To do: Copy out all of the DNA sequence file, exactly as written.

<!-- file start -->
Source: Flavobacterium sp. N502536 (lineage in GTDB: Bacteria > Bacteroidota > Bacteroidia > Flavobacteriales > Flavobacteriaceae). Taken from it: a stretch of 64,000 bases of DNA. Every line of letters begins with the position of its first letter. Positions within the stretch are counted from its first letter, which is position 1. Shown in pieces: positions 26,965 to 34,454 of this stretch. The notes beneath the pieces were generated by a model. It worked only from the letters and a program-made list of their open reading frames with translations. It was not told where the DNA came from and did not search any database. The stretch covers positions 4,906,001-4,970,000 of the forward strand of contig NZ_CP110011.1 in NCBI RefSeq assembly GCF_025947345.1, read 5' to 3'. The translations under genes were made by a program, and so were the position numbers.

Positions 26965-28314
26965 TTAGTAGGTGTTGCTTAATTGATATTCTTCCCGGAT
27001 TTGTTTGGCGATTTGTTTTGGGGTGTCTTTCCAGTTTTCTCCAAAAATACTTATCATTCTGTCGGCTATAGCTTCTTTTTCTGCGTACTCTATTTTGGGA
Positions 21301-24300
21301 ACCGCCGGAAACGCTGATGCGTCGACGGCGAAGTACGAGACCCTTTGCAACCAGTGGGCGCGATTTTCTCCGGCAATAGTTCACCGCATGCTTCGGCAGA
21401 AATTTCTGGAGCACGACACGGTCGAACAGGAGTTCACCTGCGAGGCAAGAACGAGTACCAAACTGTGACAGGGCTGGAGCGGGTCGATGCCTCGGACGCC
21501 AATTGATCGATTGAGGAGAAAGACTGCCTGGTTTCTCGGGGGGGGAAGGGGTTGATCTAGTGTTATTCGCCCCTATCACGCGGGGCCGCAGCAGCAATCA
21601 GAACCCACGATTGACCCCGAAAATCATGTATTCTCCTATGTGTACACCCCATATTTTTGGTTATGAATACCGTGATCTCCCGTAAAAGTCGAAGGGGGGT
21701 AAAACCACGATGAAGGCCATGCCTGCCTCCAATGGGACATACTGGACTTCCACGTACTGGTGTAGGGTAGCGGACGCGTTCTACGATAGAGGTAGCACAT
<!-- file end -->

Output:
Source: Flavobacterium sp. N502536 (lineage in GTDB: Bacteria > Bacteroidota > Bacteroidia > Flavobacteriales > Flavobacteriaceae). Taken from it: a stretch of 64,000 bases of DNA. Every line of letters begins with the position of its first letter. Positions within the stretch are counted from its first letter, which is position 1. Shown in pieces: positions 26,965 to 34,454 of this stretch. The notes beneath the pieces were generated by a model. It worked only from the letters and a program-made list of their open reading frames with translations. It was not told where the DNA came from and did not search any database. The stretch covers positions 4,906,001-4,970,000 of the forward strand of contig NZ_CP110011.1 in NCBI RefSeq assembly GCF_025947345.1, read 5' to 3'. The translations under genes were made by a program, and so were the position numbers.

Positions 26965-28314
26965 TTAGTAGGTGTTGCTTAATTGATATTCTTCCCGGAT
27001 TTGTTTGGCGATTTGTTTTGGGGTGTCTTTCCAGTTTTCTCCAAAAATACTTATCATTCTGTCGGCTATAGCTTCTTTTTCTGCGTACTCTATTTTGGGA
Positions 21301-24300
21301 ACCGCCGGAAACGCTGATGCGTCGACGGCGAAGTACGAGACCCTTTGCAACCAGTGGGCGCGATTTTCTCCGGCAATAGTTCACCGCATGCTTCGGCAGA
21401 AATTTCTGGAGCACGACACGGTCGAACAGGAGTTCACCTGCGAGGCAAGAACGAGTACCAAACTGTGACAGGGCTGGAGCGGGTCGATGCCTCGGACGCC
21501 AATTGATCGATTGAGGAGAAAGACTGCCTGGTTTCTCGGGGGGGGAAGGGGTTGATCTAGTGTTATTCGCCCCTATCACGCGGGGCCGCAGCAGCAATCA
21601 GAACCCACGATTGACCCCGAAAATCATGTATTCTCCTATGTGTACACCCCATATTTTTGGTTATGAATACCGTGATCTCCCGTAAAAGTCGAAGGGGGGT
21701 AAAACCACGATGAAGGCCATGCCTGCCTCCAATGGGACATACTGGACTTCCACGTACTGGTGTAGGGTAGCGGACGCGTTCTACGATAGAGGTAGCACAT